Lindsay McMahon
"The English Adventurer"
tense versus intense in English

Have you heard people use the words “intense” and “tense” in English?

Does this feel confusing because they look so similar?

Sometimes words may appear to be similar, but they may actually be quite different.

We’re going to look at these two words, how they can be used, and how they are both different at conveying your thoughts and feelings.

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These listeners wrote in about this a couple of times, and this is an excellent question that you may have wondered about as well.

Hi ladies,

Recently I’ve heard two words that sound alike, but I’m not sure if they are. I’m wondering how I can use the word “intense” as you use it a lot on the show. I’m also trying to figure out what the difference is between tense and intense.

You have a great show and you help us so much! You give us a lot of strategies for English and also for our lives. I am hoping that you can help with this question and teaching us the differences between these words.

Thank you very much,

May and Gulico

Looking At Tense In Its Usage

This is a great question because it highlights a difference between words that seem similar.

These words look and likely seem very similar, and yet they can be quite different in their uses.

It’s funny how that it can make all the difference when you add “in” to the word “tense.”

Let’s get into this and look at the definitions and various uses of intense first because this is the more versatile of the two.

  • Uptight: The most basic definition of this or way of thinking of the word “tense” is uptight. This can be that you’re feeling uptight either physically or emotionally. This can also be about “tension”, and in this instance tense can be an adjective and a verb.
  • Physically Or In A Physical Sense: Using tense in this way speaks to a physical sense, or often related to fitness in some capacity. For example in a workout class, a certain muscle group should be tense if you are trying to work on it. You may have to tense a certain muscle for an exercise to work. You could feel tense and need a massage–which means that your muscles are tired and sore from working so hard.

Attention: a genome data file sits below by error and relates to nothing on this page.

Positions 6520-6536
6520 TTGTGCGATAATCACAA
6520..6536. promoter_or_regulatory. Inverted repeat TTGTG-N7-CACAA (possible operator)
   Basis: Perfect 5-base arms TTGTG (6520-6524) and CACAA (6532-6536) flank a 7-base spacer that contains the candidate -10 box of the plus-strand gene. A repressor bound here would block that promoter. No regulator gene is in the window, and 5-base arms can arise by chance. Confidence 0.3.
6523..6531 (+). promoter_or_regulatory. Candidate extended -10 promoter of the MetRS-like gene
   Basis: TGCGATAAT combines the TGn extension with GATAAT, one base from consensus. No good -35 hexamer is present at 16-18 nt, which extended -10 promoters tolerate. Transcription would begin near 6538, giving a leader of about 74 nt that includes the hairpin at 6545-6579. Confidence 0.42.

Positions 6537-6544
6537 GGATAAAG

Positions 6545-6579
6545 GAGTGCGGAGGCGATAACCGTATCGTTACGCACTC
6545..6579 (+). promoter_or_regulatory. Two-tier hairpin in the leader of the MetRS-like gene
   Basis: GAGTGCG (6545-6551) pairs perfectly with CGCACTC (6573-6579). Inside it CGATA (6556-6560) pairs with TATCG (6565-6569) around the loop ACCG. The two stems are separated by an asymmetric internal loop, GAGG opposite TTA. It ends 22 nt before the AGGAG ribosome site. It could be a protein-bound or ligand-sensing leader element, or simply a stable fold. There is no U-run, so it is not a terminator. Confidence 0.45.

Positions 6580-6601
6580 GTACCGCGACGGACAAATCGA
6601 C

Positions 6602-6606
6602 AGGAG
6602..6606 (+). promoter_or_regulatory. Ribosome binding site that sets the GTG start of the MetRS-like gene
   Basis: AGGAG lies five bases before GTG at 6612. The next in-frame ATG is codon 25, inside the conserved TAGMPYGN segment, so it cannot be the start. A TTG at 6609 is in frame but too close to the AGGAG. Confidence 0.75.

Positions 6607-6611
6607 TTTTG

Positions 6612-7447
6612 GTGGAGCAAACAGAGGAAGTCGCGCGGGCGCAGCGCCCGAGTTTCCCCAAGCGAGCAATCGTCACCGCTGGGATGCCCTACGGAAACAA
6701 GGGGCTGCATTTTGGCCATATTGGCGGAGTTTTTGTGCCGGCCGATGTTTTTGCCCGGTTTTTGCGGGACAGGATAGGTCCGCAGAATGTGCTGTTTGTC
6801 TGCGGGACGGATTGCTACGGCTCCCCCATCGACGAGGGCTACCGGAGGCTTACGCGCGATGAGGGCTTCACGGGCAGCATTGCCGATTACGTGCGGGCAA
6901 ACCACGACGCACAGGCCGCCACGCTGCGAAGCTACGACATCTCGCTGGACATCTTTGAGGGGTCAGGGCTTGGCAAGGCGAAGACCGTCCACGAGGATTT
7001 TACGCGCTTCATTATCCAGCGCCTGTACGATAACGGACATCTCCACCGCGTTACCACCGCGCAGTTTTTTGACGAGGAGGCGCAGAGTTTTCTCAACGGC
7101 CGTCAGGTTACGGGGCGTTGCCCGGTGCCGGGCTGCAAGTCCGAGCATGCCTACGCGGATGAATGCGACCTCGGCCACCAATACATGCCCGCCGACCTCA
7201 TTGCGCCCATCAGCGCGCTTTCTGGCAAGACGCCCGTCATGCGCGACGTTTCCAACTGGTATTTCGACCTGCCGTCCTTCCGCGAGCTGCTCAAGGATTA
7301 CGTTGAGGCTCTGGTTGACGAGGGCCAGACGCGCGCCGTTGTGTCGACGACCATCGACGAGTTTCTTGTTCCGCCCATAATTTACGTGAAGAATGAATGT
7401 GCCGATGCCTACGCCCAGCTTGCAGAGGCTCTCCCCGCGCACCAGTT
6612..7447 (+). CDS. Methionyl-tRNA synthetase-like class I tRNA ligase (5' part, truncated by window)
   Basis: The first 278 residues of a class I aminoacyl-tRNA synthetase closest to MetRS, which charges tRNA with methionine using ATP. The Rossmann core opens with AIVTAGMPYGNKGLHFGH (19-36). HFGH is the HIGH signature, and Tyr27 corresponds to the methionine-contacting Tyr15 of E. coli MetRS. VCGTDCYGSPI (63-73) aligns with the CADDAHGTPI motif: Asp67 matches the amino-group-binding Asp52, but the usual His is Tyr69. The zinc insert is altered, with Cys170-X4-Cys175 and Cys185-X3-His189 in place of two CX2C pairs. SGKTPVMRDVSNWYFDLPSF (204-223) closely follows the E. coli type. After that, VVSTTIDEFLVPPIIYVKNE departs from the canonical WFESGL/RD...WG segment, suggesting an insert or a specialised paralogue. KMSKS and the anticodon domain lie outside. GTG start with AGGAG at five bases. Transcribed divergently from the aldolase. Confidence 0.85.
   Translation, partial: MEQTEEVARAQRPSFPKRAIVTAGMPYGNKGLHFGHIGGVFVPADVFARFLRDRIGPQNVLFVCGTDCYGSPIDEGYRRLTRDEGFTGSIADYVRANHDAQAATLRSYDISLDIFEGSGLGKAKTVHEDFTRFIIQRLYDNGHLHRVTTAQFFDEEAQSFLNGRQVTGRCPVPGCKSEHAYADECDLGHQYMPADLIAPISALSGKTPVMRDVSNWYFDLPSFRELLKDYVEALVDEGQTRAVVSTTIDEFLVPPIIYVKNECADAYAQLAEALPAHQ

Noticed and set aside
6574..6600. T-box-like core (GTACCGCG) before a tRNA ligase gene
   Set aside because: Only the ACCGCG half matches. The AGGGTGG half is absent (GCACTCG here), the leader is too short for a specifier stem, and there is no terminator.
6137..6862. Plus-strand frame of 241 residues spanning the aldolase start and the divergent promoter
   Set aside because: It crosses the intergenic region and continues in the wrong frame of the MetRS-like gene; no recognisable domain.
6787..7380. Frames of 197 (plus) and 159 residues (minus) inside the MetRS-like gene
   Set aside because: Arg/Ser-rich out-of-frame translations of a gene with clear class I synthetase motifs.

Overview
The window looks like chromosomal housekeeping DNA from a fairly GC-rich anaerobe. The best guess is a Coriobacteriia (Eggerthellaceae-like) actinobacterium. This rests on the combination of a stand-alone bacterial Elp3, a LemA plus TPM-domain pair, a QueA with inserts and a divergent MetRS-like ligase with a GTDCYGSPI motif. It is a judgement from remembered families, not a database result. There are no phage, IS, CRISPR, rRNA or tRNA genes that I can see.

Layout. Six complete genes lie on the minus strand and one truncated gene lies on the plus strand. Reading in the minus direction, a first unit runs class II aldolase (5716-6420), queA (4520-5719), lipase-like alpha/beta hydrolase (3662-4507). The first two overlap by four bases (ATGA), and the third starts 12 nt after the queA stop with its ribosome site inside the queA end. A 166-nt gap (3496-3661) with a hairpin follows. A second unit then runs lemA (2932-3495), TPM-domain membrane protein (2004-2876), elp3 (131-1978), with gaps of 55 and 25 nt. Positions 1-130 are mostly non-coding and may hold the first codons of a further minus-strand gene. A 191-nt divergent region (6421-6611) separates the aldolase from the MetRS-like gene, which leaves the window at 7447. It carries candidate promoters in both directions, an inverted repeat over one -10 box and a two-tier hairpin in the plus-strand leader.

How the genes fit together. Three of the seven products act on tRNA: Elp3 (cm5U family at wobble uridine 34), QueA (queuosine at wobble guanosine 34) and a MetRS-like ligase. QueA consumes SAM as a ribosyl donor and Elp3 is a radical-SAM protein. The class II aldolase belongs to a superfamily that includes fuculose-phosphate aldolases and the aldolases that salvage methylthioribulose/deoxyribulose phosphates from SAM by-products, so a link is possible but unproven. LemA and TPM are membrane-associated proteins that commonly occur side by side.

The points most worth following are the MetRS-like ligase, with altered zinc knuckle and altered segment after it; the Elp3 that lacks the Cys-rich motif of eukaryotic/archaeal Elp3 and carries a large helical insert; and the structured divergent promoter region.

• Emotionally Or Mentally Speaking: This means that things aren’t right, not normal, are strained, or are in a bad place. This is about feeling stress or strain in some way, and it can cause a lot of issues.

Some examples of this last one can help you to see the various ways it can be used in conversation.

“Their relationship has been tense ever since the fight.”

This is to say it isn’t relaxed, that something is wrong, or that it’s strained.

“I’ve been feeling pretty tense because of all my tests coming up.”

This is about feeling stress or anxiety about something coming up.

Understanding Intense In Its Usage

Intense is a word that often helps to convey that something is extreme.

If used only as an adjective then it means that you are extreme or passionate about something.

If it’s a verb it could be “intensified” if you want to use it in that way.

You can think of intense as being something like a roller coaster ride.

You can almost feel intense in its description and use because it’s an extreme.

Intense is typically used to show that sort of extreme or a big reaction or emphasis.